The world’s most powerful new space rocket blasted into the heavens above Florida’s east coast on Tuesday afternoon on a trailblazing deep-space mission that Elon Musk, founder of the private aerospace company SpaceX, believes could spell “game over” for his commercial spaceflight rivals.
The Falcon Heavy, which will provide the United States a heavy-lift capability in space not seen since the Saturn V rockets of the Apollo era, made a flawless ascent through clear blue skies, with at least two of its three reusable boosters returning safely to earth.
The spectacular, flame-heavy launch was watched by an estimated half-million spectators who packed the beaches and other key vantage points around Florida’s space coast for the biggest fireworks show since the retirement of Nasa’s space shuttle fleet in 2011.
Falcon’s upper stage and test payload, the whimsical touch of Musk’s $100,000 cherry red Tesla Roadster sports car, and a dummy in its driver’s seat called Starman rocking to David Bowie’s Life on Mars, continued, zapping through the Van Allen Belt.
Pictures of the car heading into space with the Earth below gave the triumphant launch a surreal quality. From there, it will journey on through a six-month, 400m-kilometre trip to a solar orbit, for more than a billion years.
Musk hopes the Falcon Heavy will help with interplanetary exploration and assist the mission of Nasa, the American space agency, as it works towards a return to the moon for the first time since 1972, and eventually landing humans on Mars before the middle of the century.
“Falcon Heavy heading to space on our test flight, building on the history of Saturn V/Apollo and returning launchpad 39A to interplanetary missions,” a SpaceX announcer said as the rocket lifted off, referring to the historic launchpad at the Kennedy Space Centre from which the first manned moon mission took flight in July 1969.
Musk, the billionaire founder and lead designer of SpaceX, who first announced plans for a heavy-lift rocket in 2011 and constructed the Falcon Heavy by strapping together three boosters from the company’s smaller but proven Falcon 9 cargo rockets, had downplayed expectations of a successful launch.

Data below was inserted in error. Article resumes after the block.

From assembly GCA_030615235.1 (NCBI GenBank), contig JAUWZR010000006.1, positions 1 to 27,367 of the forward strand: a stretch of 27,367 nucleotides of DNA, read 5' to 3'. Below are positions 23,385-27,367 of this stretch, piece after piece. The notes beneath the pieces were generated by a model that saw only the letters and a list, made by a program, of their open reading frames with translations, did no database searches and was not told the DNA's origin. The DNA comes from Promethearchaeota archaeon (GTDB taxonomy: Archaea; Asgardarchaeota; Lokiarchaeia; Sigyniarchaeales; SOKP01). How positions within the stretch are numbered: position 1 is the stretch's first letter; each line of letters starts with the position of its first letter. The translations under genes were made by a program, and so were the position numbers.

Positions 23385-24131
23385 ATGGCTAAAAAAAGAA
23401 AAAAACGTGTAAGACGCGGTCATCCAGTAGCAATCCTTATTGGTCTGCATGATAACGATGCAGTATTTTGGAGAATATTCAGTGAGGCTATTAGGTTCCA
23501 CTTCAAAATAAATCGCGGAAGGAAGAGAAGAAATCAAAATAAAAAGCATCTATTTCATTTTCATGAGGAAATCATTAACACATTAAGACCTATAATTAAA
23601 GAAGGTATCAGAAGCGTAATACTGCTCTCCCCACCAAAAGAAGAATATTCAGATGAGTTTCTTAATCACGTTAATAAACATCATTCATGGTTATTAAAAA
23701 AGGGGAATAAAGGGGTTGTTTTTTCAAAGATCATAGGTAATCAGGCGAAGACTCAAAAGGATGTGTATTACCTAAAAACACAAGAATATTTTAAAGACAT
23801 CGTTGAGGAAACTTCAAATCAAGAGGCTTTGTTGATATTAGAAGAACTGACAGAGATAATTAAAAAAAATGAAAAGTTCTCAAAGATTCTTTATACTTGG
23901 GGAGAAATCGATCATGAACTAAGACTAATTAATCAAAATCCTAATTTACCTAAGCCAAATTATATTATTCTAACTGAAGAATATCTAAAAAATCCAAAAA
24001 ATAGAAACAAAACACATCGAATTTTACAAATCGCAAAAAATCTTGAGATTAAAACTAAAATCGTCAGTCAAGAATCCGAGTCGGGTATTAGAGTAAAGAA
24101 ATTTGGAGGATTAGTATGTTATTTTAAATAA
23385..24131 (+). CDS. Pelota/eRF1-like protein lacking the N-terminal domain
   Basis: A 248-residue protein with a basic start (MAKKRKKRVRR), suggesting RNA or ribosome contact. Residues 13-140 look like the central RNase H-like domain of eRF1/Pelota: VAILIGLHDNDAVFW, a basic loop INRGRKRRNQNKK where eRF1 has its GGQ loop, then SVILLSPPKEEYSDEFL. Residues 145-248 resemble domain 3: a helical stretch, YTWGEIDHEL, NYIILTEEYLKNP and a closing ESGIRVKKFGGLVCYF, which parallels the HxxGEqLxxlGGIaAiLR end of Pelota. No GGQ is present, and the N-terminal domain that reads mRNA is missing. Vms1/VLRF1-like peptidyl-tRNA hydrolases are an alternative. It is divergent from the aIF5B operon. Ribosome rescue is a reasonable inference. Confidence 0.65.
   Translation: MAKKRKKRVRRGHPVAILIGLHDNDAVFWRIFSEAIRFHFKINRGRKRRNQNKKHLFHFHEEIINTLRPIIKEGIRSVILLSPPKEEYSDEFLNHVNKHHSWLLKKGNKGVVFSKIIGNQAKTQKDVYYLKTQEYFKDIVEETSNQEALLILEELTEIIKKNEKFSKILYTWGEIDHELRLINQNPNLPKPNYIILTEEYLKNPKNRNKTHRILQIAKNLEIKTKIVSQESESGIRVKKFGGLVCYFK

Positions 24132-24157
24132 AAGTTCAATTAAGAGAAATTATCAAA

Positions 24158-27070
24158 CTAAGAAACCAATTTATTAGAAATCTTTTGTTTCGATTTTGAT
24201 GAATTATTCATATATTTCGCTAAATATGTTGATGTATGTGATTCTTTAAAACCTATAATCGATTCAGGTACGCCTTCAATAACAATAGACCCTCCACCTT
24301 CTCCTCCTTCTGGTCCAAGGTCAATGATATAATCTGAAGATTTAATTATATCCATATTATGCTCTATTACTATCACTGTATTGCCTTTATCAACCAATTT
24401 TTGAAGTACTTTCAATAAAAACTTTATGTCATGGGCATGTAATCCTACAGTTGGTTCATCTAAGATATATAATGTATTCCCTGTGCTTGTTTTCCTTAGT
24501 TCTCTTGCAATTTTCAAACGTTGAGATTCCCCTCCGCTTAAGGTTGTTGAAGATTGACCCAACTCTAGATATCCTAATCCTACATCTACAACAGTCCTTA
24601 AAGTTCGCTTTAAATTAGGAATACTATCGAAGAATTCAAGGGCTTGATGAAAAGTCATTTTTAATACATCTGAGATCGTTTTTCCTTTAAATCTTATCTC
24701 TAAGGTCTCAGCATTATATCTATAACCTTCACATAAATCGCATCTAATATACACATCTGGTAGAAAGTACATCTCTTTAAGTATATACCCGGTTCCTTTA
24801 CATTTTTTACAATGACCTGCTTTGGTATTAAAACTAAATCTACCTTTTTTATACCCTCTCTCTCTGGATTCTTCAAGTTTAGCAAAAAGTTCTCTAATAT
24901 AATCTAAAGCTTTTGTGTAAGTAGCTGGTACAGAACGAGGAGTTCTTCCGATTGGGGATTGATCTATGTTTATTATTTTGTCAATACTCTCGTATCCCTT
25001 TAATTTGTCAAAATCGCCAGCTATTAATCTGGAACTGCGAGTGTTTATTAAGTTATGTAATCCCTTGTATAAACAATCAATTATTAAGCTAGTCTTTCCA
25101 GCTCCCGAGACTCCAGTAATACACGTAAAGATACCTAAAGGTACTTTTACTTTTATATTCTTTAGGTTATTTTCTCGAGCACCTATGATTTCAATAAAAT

On Monday, he had estimated Falcon’s chances at about 50-50, and said he feared a launchpad-destroying explosion similar to the Falcon 9 fireball that created extensive damage in September 2016.
But in the same conference call with reporters, Musk said that a problem-free launch of Falcon Heavy would be a game-changer for SpaceX and other commercial spaceflight companies vying for contracts from Nasa, the US military and private enterprise.
Recycling rockets, Musk said, keeps the cost of a Falcon heavy launch at about $90m, compared with $435m for the launch of a Delta IV Heavy operated by the United Launch Alliance. The Falcon, Musk added, also possessed almost twice the payload capacity of the Delta.
“If we are successful, it’s game over for other operators of heavy-lift rockets,” Musk said. “It’s like where one aircraft company has reusable aircraft and all the other aircraft companies had aircraft that were single use, and you’d sort of parachute out at your destination and the plane would crash land somewhere. Crazy at it sounds, that’s how the rocket business works.”
The only possible downer on the day for Musk was the rumoured loss of Falcon heavy’s third booster, the central core. An hour after the launch, SpaceX was unable to confirm that the booster had landed safely on a recovery barge in the Atlantic Ocean. Meanwhile, the two side boosters had landed successfully on land at the space centre, marking the 42nd and 43rd time SpaceX had retrieved a booster for reuse.
There had been a carnival atmosphere at the Kennedy Space Centre through the day, with Apollo astronaut Buzz Aldrin, 88, the second man to walk on the moon after Neil Armstrong, as a guest of honour.
Spectators who paid $195 each for a ticket packed the bleachers at the Saturn V visitor centre and had a clear view of the launchpad across the Banana river just 3.9 miles away. Parents kept children out of school, and other families travelled great distances to witness the launch.
Cindy and Patrick Salkeld came from California to watch. “It was overwhelming, better than expected, unbelievable,” Mrs Salkeld said. “We couldn’t just see it, we could hear it and feel it vibrating the ground. It was emotional.”
Her husband declared Elon Musk to be “brilliant”.
“It’s incredible that not only did he get that rocket up there, but then he lands those two pieces right back on the ground upright, right on the circle. How on earth do you do that? It was spectacular,” he said.
Casey Dreier, director of space policy at the Planetary Society, told the Guardian that the excitement of the launch and success of the first stage of the mission would reignite interest in spaceflight.
“You see this so often with space, even with the exploratory missions to Mars and Pluto, people feel almost an antidote to the everyday world of social media we persist in, which is so inward-looking and self-referential,” he said.
“Space, particularly when you explore or do something new, it forces you literally and metaphorically to look up from your device.”
Jerry Carr, an astronaut on the final mission to Skylab in 1973 that brought the curtain down on the Saturn V era, said the launch was “a hummer”, and praised Musk for opening a new frontier in space.
“Things are going the way they should right now,” he said. “I hope SpaceX are successful and can design a spacecraft reliable enough that we can put human beings on it. Mars is the next logical step in our exploration of space.”